Late in the day on January 28, 2005, the planning commission's packet containing its recommendation to approve the tentative parcel map and zoning ordinance amendment and its changes to the LaRocque project was transmitted to the board of supervisors.

At the board of supervisors hearing held on February 1, 2005, Griffith appeared again and testified that plaintiff was “not in opposition of the project but [was] in opposition to the process.”   She addressed the issue of the “time frame and how difficult it [was] to work within the time line as they were given one full day to work on their response to the Planning Commission's actions” which “detract[ed] from the public's participation in the process.”   The hearing was then closed to the public, and the board of supervisors approved the application for a tentative parcel map and amendment to the zoning ordinance.

Thereafter, plaintiff filed an amended verified petition for writ of mandate and complaint for declaratory relief requesting the following:  (1) mandamus relief for violations of the Planning and Zoning Law and the Sierra County Code;  (2) mandamus relief for violation of the California Environmental Quality Act (CEQA);  (3) mandamus relief for violation of the Sierra County General Plan and Sierra County Zoning Code;  (4) mandamus relief for the county's failure to make findings in support of its decision;  and (5) declaratory relief that the county's policy of not giving 10 days' notice of the board of supervisors' hearing following receipt of the planning commission's recommendation violates the Government Code.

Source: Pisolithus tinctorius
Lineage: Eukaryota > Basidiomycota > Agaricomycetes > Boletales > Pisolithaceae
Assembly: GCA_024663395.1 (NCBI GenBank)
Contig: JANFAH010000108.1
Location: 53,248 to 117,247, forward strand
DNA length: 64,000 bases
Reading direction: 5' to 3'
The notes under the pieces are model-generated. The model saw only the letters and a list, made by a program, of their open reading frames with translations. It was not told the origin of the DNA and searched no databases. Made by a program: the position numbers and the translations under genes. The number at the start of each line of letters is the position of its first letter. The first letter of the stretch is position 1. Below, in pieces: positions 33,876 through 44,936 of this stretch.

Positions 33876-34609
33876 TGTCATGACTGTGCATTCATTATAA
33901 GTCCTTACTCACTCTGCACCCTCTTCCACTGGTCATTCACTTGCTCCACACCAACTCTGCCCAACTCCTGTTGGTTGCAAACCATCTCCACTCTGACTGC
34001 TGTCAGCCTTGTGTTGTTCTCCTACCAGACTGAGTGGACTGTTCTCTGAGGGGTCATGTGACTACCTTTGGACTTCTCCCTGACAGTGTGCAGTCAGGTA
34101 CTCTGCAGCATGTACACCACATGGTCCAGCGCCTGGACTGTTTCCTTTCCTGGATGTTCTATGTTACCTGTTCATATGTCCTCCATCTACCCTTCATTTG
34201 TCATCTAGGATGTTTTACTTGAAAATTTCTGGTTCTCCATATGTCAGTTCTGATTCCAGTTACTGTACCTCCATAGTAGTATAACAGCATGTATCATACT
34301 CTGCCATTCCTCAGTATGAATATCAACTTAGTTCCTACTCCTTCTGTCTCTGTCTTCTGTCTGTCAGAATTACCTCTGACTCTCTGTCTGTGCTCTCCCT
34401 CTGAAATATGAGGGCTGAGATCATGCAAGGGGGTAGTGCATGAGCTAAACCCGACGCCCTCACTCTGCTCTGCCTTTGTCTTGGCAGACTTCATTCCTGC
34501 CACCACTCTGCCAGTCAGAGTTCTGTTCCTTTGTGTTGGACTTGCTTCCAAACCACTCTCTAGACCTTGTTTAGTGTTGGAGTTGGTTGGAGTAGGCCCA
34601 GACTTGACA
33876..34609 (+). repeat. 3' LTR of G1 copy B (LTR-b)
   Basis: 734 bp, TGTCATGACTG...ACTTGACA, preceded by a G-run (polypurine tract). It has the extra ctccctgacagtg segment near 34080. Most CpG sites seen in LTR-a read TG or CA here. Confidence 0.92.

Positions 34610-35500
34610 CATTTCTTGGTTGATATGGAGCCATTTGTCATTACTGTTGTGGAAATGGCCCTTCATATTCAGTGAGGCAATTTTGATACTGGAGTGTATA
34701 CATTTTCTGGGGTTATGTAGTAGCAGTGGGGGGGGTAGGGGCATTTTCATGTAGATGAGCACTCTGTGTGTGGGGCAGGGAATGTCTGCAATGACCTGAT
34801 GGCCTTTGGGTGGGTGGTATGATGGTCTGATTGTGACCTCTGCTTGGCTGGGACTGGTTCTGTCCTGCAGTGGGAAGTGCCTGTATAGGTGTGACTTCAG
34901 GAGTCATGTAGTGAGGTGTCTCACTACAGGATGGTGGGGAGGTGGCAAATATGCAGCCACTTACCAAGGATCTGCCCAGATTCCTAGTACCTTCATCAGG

The county filed its verified answer and during discovery “contend[ed] that it is not required to provide 10 days['] notice of [a] Board [of Supervisors'] hearing following receipt of a Planning Commission recommendation on a proposed development application based on the requirements of state law.”

After reviewing the discovery responses, plaintiff moved to dismiss its first four claims, and the court entered dismissal of those claims.

With regard to the remaining claim, plaintiff filed a motion for summary judgment requesting declaratory relief on the ground that “Government Code § 65856 requires the County Board of Supervisors to set its hearing on all zoning related matters, including providing ten days['] notice under Government Code § 65090, only after it has received the recommendation of the Planning Commission made pursuant to Section 65855.”